a similar effect may be used directly, such as
for instance manganous oxide (MnO). In order‘
to avoid formation of unnecessarily large quan
tities of slag having a relatively small content of :30
it will be exposed to the danger of being carried
30 back into the bath under the in?uence of other
components.
The vanadium contained in the pig-iron, by
reason of its great a??nity for oxygen due to its
position in the periodic system, is. strongly subject
35 to oxidation into vanadic acid. This known
process could heretofore not be fully utilized for
the separation of the vanadium from pig-iron
becausethe other conditions connected with the
binding of the vanadic acid have heretofore been
40 left entirely out of consideration. When treating pig-iron containing vanadium by the openhearth process, ?rst vanadicacid (V205) will be
,
vanadium-which is due to the fact that the
combustion of the silicon takes place practically
simultaneously with the combustion of the va
naduim—and in order to prevent any vanadium
which has already entered into the slag from 35
being carried back into the bath, it is of advan
tage to ?rst subject the pig-iron to a preliminary
open-hearth treatment in order to oxidize the
silicon therein underneath a slag rich in silicic
acid and to bind the thus formed silicic acid either 40
by lime or metallic bases and draw o? the com
pounds so formed. A vanadium recovery treat
formed, however, almost ' simultaneously therewith also the silicon contained in the pig-iron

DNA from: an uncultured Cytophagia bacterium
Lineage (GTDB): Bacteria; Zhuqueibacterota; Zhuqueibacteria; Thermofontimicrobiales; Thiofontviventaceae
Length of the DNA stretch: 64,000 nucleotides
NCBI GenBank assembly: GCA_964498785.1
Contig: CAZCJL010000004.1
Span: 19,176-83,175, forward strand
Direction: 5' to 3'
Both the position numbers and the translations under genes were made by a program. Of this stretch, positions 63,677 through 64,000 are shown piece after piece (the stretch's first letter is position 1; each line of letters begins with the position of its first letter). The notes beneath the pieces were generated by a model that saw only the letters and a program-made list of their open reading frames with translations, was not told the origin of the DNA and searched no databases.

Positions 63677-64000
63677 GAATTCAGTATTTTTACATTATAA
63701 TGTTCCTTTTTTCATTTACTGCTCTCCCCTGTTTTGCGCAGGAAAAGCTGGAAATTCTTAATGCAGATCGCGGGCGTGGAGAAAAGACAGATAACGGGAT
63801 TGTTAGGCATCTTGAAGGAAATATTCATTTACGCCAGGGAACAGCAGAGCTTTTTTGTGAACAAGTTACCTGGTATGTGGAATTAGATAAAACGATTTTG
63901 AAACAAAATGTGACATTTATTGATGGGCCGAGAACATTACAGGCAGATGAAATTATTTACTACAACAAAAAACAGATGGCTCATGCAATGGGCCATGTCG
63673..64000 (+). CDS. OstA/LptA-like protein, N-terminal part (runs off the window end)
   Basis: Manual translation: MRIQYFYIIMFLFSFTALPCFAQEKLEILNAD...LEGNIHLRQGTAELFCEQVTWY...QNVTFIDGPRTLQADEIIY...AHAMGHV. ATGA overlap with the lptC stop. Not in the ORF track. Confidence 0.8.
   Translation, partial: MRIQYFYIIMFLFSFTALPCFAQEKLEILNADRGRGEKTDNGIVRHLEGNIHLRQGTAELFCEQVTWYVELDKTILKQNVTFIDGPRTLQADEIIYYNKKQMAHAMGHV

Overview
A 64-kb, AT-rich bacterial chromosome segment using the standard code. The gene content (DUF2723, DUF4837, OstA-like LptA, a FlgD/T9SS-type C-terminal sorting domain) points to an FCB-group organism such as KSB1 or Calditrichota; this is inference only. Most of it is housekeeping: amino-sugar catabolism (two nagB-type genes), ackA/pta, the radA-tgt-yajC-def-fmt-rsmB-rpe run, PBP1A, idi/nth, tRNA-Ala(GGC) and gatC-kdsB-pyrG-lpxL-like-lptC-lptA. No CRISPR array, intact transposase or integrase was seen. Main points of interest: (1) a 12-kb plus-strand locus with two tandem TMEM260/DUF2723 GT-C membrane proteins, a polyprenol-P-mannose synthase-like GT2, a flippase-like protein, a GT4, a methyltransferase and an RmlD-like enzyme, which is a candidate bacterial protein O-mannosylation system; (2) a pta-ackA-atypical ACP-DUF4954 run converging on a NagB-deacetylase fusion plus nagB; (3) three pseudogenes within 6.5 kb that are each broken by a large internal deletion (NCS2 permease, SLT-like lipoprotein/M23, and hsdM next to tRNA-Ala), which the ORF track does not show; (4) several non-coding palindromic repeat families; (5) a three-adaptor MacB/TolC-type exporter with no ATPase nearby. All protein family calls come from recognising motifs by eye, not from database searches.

V 45 will undergo combustion to form silicon dioxide
(S102). If the slag is inadequately prepared, for
instance if said slag is not very liquid and thus
ment is now carried out underneath the aforemen~
tioned basic and very liquid slag after removal
of the initial acid slag which contains practically 45
all the silicon. If a pig-iron low in silicon is
available as initial material due to properly car
incapable of bringing about reaction with all
rying through the blast-furnace process, the sili
con treatment can be dispensed with and the
charge may then with advantage be treated di- 50
such acid compounds, that is, not su?iciently and
50 effectively basic, the bases present in the slag,
such as calcium oxide (CaO), manganous oxide
(MnO) and others by reason of their great a?lnity for ‘silicic acid will be bound quickly by the
latter, so that the vanadic acid in uncombined
5,5 and unstable condition is reduced by the silicon
rectly to separate the vanadium. The compo;
sition of the pig-iron is further of importance
in so far as a greater content of manganese in
the iron during the blasting process will initially
expedite the formation of a basic and highly liq- 55
2
'5
2,104,890
uid slag. The content of manganous oxide
(MnO) which determines the basic character and.
the degree of liquidity may therefore be fur
nished directly by the pig-iron or by adding man
ganese ores or manganese containing slags to
the slag.